Malaria deaths could double if prevention is interrupted by COVID-19

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Malaria-related deaths in sub-Saharan Africa in 2020 could be more than double those of 2019 if malaria-prevention activities are interrupted due to COVID-19, suggests a modeling study published in Nature Medicine.

The burden is heavily concentrated in sub-Saharan Africa, where COVID-19 cases are also rising. In response to the COVID-19 pandemic, countries in this region are implementing non-pharmaceutical measures to slow the transmission of the causative SARS-CoV-2 virus. The distribution of long-lasting insecticidal mosquito nets has had a major role in the control of malaria in sub-Saharan Africa, and many countries have net-distribution campaigns planned for 2020. However, it is unknown how COVID-19-related disruptions of these campaigns would impact the malaria disease burden.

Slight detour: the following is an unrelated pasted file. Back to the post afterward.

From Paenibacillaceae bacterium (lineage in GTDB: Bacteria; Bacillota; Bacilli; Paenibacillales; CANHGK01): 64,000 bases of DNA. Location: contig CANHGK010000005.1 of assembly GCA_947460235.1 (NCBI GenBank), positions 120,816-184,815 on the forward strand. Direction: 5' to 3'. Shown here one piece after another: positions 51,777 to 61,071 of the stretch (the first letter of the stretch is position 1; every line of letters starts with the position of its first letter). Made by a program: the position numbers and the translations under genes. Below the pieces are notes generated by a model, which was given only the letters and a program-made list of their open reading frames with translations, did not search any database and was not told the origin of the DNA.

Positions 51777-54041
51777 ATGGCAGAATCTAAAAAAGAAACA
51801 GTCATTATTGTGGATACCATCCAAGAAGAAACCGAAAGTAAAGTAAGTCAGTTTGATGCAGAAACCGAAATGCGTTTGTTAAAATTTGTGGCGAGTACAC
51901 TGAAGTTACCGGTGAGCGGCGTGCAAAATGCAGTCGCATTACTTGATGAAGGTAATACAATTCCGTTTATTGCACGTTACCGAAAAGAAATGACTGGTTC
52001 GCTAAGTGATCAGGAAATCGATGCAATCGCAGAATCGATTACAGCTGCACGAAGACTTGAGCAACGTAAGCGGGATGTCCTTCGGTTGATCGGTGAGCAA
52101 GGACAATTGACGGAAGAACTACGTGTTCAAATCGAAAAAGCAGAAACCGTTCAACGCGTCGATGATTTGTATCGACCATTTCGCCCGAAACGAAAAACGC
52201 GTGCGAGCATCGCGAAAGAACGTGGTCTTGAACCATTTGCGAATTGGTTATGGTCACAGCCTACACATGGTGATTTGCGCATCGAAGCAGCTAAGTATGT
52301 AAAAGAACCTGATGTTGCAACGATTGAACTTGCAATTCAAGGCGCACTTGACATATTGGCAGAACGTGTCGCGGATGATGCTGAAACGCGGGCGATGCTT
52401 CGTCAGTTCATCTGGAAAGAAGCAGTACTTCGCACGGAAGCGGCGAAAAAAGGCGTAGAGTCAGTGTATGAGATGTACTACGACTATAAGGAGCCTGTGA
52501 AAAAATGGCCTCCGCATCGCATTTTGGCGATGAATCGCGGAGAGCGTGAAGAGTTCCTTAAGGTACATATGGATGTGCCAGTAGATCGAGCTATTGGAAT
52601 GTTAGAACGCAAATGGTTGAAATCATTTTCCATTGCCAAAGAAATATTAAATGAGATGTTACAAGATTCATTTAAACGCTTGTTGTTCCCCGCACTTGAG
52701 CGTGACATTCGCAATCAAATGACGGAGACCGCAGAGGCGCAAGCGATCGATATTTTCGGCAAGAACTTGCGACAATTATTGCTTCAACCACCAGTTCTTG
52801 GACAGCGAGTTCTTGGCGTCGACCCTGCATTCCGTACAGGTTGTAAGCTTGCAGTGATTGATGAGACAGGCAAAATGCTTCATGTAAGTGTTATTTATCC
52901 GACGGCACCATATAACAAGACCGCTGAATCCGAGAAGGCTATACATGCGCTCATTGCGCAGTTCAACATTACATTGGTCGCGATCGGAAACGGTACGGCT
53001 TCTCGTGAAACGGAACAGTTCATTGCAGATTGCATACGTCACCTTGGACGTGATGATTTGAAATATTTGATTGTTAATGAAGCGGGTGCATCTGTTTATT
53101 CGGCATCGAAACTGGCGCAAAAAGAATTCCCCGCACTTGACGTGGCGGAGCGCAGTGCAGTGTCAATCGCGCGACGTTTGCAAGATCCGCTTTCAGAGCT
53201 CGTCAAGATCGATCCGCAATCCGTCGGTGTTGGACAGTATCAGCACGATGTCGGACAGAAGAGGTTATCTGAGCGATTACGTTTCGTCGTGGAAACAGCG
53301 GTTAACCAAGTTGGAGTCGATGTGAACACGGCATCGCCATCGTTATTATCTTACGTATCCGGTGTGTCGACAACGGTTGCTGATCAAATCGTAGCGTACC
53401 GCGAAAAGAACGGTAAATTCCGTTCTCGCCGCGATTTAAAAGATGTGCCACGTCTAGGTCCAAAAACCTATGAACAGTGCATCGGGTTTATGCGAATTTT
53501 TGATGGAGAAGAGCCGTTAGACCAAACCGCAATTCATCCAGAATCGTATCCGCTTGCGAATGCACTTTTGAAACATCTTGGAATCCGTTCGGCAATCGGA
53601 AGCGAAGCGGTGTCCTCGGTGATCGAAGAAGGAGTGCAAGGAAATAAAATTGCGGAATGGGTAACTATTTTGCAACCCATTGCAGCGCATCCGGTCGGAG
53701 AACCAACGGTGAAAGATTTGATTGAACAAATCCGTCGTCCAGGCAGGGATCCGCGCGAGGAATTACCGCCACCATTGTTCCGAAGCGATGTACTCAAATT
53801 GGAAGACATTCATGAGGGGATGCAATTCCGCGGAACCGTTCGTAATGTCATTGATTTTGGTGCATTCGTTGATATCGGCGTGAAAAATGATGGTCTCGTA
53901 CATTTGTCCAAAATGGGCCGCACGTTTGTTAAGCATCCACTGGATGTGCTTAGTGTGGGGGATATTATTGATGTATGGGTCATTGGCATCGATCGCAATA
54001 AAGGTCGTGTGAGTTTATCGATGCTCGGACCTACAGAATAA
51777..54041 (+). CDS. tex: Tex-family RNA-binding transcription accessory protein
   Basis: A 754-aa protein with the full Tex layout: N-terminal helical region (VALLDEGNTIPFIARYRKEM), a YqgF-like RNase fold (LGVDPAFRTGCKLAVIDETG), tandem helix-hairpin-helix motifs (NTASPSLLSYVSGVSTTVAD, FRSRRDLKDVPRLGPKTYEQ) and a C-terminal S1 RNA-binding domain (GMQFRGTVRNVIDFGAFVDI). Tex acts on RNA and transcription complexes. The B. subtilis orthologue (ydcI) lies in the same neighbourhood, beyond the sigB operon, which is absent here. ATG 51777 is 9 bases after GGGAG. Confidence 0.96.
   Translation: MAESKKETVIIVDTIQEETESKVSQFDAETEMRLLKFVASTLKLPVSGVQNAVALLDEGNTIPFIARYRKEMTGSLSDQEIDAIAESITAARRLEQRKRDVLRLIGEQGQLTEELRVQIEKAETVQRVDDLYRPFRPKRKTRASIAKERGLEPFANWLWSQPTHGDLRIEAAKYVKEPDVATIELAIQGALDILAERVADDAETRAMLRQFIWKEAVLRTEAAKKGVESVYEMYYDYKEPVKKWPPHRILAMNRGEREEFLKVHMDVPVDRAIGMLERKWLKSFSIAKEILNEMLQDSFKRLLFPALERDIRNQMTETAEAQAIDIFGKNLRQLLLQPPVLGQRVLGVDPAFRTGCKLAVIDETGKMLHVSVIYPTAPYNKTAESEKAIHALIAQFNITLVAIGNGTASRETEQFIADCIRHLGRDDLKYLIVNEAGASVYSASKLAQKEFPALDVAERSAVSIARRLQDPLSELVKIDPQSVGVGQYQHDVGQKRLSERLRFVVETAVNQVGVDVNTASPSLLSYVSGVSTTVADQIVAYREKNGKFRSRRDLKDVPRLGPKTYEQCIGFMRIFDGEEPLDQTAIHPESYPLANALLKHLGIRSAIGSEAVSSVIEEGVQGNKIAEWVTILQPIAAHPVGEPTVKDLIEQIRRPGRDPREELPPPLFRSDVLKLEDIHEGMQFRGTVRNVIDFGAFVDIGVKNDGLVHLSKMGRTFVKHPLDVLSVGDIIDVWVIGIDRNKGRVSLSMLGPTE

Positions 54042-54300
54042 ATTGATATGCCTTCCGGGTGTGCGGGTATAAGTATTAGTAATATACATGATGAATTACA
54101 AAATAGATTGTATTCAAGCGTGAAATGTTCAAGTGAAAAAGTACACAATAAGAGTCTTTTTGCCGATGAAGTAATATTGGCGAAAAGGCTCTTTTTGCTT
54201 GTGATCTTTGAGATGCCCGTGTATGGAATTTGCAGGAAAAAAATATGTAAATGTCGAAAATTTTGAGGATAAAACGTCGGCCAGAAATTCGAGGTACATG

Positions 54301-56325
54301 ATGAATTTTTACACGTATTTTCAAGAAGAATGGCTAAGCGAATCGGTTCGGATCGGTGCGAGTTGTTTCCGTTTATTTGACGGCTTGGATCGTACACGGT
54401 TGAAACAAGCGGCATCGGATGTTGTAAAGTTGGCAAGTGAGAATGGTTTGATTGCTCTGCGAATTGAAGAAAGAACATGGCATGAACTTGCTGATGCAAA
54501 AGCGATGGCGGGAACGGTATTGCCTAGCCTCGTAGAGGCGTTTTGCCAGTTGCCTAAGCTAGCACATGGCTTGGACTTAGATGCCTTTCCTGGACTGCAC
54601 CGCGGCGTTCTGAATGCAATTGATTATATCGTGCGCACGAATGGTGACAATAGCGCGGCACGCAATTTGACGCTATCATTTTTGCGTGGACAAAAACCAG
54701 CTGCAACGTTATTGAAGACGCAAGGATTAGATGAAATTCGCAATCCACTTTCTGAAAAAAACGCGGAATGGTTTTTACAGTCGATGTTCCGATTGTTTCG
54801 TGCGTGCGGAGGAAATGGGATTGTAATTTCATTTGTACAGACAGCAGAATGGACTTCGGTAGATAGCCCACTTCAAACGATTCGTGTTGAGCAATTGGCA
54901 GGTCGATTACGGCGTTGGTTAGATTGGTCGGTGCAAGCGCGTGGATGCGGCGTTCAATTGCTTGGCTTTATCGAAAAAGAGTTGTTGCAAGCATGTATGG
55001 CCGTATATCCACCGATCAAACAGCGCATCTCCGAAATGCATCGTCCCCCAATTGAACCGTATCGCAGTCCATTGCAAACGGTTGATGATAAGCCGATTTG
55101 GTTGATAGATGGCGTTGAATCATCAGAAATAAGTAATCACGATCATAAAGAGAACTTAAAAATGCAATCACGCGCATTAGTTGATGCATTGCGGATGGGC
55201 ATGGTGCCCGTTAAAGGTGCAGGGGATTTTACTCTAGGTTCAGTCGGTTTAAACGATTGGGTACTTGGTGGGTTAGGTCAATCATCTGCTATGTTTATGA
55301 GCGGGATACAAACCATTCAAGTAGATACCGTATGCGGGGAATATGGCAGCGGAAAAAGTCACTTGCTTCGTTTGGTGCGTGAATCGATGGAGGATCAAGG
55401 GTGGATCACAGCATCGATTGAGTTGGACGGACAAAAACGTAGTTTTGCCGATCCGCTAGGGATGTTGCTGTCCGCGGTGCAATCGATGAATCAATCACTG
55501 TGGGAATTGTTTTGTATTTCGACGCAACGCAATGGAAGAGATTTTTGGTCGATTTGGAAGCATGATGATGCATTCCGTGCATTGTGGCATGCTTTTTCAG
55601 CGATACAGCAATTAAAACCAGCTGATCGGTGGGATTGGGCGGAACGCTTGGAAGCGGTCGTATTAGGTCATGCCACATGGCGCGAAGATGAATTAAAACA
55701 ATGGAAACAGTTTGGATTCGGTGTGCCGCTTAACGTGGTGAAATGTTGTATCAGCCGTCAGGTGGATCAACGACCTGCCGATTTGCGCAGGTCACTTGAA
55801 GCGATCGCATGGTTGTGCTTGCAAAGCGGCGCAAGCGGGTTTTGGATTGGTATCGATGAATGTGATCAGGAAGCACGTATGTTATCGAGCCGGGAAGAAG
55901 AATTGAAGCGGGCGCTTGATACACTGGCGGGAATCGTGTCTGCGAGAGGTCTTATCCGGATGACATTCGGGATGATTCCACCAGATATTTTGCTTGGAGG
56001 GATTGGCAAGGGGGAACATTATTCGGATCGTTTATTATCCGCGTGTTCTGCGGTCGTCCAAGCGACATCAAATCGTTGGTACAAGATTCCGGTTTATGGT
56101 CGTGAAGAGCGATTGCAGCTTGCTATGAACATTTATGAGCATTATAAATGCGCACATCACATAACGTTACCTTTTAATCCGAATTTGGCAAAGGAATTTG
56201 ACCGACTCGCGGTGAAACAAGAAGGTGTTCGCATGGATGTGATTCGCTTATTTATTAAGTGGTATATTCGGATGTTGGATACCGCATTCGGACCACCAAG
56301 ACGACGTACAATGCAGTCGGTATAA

Thomas Churcher and colleagues used COVID-19- and malaria-transmission models to estimate the impact of disrupting malaria-prevention initiatives and other essential health services under four different COVID-19 epidemic scenarios. They found that if malaria-prevention measures are stopped completely, the 2020 malaria burden could be more than double that of 2019. The authors showed that in Nigeria alone, reducing the malaria case management for six months and delaying the distribution of nets could result in an average of 81,000 additional deaths.

The authors note that managing these is possible. They argue that malaria-prevention activities—especially the distribution of mosquito nets—should be prioritized, along with access to antimalarial treatments, plus social distancing and the use of other non-pharmaceutical interventions to prevent the transmission of SARS-CoV-2.

More information: Ellie Sherrard-Smith et al. The potential public health consequences of COVID-19 on malaria in Africa, Nature Medicine (2020). DOI: 10.1038/s41591-020-1025-y

Journal information: Nature Medicine

Citation: Malaria deaths could double if prevention is interrupted by COVID-19 (2020, August 10) retrieved 3 December 2023 from
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